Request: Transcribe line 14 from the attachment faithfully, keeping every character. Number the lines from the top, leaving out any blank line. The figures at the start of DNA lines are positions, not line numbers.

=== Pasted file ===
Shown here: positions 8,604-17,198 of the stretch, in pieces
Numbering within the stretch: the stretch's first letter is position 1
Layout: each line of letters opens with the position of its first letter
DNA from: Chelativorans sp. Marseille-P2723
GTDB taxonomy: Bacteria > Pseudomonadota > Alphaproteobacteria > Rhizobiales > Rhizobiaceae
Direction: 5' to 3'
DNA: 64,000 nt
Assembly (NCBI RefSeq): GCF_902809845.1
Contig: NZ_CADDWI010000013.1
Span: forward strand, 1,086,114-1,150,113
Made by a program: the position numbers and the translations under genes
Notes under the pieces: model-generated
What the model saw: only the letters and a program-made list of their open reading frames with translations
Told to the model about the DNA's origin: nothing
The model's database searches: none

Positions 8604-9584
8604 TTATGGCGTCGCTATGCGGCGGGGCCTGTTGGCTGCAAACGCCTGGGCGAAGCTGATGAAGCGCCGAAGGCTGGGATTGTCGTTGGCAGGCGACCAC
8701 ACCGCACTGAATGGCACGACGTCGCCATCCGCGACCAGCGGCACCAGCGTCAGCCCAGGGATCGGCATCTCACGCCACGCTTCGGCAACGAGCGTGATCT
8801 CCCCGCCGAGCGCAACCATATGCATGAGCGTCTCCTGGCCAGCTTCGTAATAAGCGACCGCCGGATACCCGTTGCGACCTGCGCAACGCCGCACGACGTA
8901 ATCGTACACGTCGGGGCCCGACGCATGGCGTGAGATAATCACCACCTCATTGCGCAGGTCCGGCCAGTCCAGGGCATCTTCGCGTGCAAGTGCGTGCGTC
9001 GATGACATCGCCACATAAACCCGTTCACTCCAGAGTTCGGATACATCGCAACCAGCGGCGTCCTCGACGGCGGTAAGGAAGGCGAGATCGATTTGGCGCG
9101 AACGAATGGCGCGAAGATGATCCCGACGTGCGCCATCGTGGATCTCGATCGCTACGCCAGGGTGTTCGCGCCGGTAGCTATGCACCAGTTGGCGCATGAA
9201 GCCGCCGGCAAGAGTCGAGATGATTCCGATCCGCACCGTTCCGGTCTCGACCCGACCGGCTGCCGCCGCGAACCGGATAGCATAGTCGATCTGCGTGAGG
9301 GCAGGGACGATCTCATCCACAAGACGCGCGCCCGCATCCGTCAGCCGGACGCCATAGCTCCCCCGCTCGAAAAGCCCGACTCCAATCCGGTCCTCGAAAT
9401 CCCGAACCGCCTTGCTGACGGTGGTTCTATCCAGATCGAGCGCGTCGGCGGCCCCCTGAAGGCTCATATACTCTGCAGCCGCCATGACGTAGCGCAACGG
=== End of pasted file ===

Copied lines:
Told to the model about the DNA's origin: nothing